Chanderpaul explains why batting is the cruellest discipline in sport
Oct.23 - West Indies cricket legend Shiv Chanderpaul and former England cricket psychologist Steve Bull explain the unique challenges posed to batsmen.
Most sportspeople get the chance to immediately put their mistakes right.
Sometime back when Andrew Flintoff dismissed Ricky Ponting with the seventh ball of his ‘Greatest Over’ in the second Ashes Test of 2005, there weren’t many in the feverish Edgbaston crowd ruing the earlier no ball that had forced him to run in again.
Yet Flintoff and countless others made such telling errors as batsmen – when one faulty piece of footwork, lapse in concentration or slight misjudgement can prove terminal – they might never have had the chance to atone.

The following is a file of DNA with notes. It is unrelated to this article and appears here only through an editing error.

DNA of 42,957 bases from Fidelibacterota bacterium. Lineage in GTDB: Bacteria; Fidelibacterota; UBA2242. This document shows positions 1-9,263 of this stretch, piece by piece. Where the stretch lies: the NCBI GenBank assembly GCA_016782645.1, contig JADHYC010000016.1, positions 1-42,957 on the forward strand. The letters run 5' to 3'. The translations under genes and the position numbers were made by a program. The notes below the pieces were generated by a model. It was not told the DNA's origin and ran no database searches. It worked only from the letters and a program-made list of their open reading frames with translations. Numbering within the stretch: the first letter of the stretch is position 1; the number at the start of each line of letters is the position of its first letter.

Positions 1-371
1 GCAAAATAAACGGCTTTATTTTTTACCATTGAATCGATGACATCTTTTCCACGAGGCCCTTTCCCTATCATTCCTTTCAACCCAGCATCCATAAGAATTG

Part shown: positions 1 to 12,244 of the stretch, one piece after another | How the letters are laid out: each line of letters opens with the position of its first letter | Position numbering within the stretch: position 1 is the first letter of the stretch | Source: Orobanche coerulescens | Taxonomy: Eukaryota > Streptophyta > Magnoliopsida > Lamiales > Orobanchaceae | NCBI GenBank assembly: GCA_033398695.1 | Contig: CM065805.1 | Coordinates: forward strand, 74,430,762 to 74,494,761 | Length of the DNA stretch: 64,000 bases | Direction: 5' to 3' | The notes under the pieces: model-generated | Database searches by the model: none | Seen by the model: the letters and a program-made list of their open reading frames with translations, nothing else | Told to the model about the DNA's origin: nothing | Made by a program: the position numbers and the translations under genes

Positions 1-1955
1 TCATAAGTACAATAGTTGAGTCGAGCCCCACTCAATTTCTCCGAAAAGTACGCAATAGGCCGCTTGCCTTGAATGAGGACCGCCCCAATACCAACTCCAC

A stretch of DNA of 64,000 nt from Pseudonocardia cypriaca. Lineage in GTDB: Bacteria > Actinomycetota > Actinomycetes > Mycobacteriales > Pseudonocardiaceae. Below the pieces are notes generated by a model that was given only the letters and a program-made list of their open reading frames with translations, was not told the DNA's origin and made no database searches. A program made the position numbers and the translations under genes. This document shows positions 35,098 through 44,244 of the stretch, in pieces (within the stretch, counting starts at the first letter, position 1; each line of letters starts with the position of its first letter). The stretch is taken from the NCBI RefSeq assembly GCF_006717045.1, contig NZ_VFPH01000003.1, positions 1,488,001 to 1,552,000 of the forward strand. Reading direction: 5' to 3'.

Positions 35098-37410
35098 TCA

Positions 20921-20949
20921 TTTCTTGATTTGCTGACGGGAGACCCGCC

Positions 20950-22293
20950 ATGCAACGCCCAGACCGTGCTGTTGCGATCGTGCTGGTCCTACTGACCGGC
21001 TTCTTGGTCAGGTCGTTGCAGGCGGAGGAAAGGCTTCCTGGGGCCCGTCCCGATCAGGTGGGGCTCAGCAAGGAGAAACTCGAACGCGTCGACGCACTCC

It is why, according to Steve Bull, who from 1997 to 2014 was the team psychologist for the men's England cricket team - who are favourites to win next summer's World Cup across all betting sites- batting as a sporting discipline is “as close to unique as you can get”.
Bull formed part of the backroom team for the famous Ashes victories in 2005 and 2010/11, but was also present for lows such as the 5-0 reversal Down Under in 2006/07. He knows the intricacies of the game, having witnessed first-hand the effect that they can have on world-class players.
“A slight error of technique and you are out,” says Bull. “One mistake. The margin is so ridiculously small, and the consequences of a mistake are so huge. Chanderpaul said in an interview with Betway
“The knock-on effect is that after two or three low scores, the rest of the mechanisms kick in and the confidence starts to go.
“It can take you into the abyss.”